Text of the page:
Do Gender Quotas Really Reduce Bias? Evidence from a Policy Experiment in Southern Africa

There is weak evidence suggesting that young women in communities with a female quota changed their gender biases surrounding women's participation in politics.

Introduction

Based on a 1993 policy experiment in India, scholars have argued that an increase in the presence of women in local leadership positions increases the engagement of women in politics, as well as the likelihood that women will run in future elections.

In addition, academics have also suggested that increased exposure to women in political positions can combat gender biases by changing citizens’ preference for the gender of their leaders, and by giving citizens more information on women’s political capabilities.  

The author of this article aimed to find out whether the previously observed effects could be generalized to contexts outside of India. To test this, she used data from a 2005 randomized policy experiment in Lesotho where 30% of electoral divisions (EDs) were assigned to women councilors. Then, she used figures from the 2012 Afro-Barometer Lesotho survey to deduce whether the exposure to women serving in community councils in Lesotho had had an effect on the community’s gender biases.

Findings

There is weak evidence suggesting that quota-induced increases in women’s representation caused a move toward more gender-egalitarian attitudes among young women.

  • Women under 25 who lived in an electoral division (ED) that was assigned a quota for women’s representation were 30% more likely to report they strongly agreed with the statement, “Women should have the same chance to be elected to political office as men,” compared to young women in EDs that did not implement a gender quota.
  • Women under 25 who lived in an ED with a female quota were also 35% less likely to strongly agree (11% compared to 17%) that “Men make better political leaders than women, and should be elected rather than women,” compared to women under 25 from EDs with no gender quota.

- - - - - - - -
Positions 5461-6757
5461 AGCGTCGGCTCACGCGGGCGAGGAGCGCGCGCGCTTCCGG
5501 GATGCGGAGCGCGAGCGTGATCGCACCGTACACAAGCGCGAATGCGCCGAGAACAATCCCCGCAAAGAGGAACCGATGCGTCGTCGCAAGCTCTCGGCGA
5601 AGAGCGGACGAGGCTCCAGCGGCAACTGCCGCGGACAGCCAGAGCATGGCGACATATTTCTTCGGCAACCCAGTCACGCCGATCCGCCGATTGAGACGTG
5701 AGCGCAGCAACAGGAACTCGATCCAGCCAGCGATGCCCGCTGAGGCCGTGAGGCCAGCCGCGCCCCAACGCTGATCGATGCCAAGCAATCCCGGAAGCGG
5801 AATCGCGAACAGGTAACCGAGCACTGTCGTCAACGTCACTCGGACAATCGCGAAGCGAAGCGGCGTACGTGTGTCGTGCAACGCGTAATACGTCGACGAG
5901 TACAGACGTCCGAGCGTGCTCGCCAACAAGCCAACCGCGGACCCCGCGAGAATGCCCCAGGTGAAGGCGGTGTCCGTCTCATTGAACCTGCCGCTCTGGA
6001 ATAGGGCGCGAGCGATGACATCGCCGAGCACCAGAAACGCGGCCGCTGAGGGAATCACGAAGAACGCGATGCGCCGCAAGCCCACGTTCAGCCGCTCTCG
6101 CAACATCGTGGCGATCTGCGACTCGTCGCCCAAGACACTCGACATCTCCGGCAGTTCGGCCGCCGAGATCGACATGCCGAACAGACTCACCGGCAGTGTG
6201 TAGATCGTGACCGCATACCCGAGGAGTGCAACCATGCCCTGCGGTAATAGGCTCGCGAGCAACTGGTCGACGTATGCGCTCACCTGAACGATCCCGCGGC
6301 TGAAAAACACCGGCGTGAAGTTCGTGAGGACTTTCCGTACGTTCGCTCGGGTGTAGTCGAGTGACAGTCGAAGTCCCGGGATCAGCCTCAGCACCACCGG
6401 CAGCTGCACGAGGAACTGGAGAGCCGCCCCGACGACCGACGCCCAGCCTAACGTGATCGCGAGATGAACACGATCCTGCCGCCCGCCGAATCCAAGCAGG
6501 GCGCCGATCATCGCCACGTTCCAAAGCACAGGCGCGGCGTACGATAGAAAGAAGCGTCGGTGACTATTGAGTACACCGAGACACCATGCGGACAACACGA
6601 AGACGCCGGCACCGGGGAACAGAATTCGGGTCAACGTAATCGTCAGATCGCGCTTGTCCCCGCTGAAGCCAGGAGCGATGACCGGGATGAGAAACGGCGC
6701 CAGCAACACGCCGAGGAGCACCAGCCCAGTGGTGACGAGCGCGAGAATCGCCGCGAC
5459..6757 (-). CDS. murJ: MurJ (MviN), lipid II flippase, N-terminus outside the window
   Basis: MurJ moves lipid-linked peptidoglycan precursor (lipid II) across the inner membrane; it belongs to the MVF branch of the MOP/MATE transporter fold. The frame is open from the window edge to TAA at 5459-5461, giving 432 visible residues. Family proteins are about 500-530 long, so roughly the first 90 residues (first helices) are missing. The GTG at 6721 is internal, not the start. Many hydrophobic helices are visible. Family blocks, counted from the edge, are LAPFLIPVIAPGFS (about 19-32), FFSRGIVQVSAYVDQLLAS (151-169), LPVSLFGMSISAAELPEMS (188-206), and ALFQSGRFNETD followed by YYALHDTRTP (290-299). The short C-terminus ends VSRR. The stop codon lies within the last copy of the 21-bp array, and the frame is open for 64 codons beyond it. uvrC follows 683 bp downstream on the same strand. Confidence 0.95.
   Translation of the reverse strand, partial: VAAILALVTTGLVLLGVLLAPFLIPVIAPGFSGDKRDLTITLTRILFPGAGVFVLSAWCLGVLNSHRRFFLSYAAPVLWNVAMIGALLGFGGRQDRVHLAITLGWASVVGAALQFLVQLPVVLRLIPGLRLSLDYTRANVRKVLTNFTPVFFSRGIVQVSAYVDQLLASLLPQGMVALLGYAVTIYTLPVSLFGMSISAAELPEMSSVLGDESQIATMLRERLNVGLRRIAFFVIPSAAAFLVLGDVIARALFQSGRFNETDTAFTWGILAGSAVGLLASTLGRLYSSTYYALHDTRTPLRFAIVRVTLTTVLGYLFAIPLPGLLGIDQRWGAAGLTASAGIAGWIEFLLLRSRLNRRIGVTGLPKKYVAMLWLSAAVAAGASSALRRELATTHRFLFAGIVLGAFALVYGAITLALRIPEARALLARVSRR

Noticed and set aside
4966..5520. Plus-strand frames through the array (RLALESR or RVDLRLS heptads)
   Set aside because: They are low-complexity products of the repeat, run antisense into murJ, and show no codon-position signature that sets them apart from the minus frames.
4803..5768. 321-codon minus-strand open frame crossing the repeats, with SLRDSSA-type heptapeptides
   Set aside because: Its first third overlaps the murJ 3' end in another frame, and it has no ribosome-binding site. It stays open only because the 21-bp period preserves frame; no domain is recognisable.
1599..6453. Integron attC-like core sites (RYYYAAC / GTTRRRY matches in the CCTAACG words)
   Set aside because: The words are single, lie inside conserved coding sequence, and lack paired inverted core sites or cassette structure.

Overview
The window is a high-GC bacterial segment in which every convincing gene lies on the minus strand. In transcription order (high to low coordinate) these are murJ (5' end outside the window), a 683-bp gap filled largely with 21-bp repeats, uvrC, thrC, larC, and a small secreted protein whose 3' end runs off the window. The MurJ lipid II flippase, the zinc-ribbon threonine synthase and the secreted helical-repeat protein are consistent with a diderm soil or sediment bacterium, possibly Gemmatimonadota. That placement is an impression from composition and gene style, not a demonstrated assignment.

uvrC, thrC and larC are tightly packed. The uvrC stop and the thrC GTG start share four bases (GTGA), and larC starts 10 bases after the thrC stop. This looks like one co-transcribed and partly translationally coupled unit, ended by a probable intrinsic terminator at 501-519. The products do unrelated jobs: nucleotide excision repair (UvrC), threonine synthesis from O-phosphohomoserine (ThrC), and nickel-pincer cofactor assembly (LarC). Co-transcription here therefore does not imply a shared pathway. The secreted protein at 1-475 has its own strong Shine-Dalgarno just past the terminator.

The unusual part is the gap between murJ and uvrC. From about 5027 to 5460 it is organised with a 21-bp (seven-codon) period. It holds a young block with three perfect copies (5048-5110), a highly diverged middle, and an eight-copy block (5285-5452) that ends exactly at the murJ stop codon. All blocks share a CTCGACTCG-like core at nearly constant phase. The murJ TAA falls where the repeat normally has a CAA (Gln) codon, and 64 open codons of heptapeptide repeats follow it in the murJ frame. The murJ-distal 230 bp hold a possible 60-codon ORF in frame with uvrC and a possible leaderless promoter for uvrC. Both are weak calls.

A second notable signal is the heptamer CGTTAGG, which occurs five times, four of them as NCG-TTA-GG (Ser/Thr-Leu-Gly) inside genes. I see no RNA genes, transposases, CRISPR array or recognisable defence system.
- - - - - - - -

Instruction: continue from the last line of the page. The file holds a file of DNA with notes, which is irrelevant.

• However, neither of these findings reached conventional levels of statistical significance.
  • There was no evidence that quota-mandated exposure to women representatives affected average levels of public gender biases. The quota did not change explicit taste-based discrimination nor implicit gender biases on the sample as a whole, including women and men of all ages.
Methodology

The author used data from a nationwide randomized policy experiment in the southern African nation of Lesotho. In 2005, Lesotho’s Ministry of Local Government divided the country’s 10 main local administrative districts into 129 newly created community councils. Each community council was divided into 9-15 single-member electoral divisions (EDs), each of which elected a community councilor through a first-past-the-post election. The councilors elected from each ED were mandated to represent the villages in their ED at council meetings, typically once a month.

The experimental nature of the quota system was based on the fact that between 2005 and 2011, the Local Government Elections Act required that 30% of all newly created single-member EDs be reserved for only women councilors. Reservation status was assigned randomly by Lesotho’s Independent Electoral Commission.

Explicit bias

To measure explicit gender bias, the author regressed Lesotho’s Independent Electoral Commission data, which randomly assigned which EDs were reserved for women councilors, with the results of the 2012 Afro-Barometer survey, which included three questions related to gender biases. The author measured agreement with the following statements on a 4-point Likert scale.

Explicit bias question 1:

  • Statement 1: Men make better political leaders than women, and should be elected rather than women.
  • Statement 2: Women should have the same chance of being elected to political office as men.

Explicit bias question 2:

  • Statement 1: In my country, women should have equal rights and receive the same treatment as men do.
  • Statement 2: Women have always been subject to traditional laws and customs, and should remain so.

Explicit bias question 3:

  • Statement 1: If funds for schooling are limited, a boy should always receive an education in school before a girl.
  • Statement 2: If funds for schooling are limited, a family should send the child with the greatest ability to learn.

Implicit bias

To test for implicit bias, the author applied a computer-based Implicit Association Test across 92 electoral districts (EDs) with and without female quotas. The IAT, taken by 101 participants, tested for implicit bias in gender stereotyping of occupations by using images of a Mosotho man and a Mosotho woman and pictoral or auditory prompts in Sesotho associated with leadership or domestic concepts and male or female Sesotho names.  

Intersectionality

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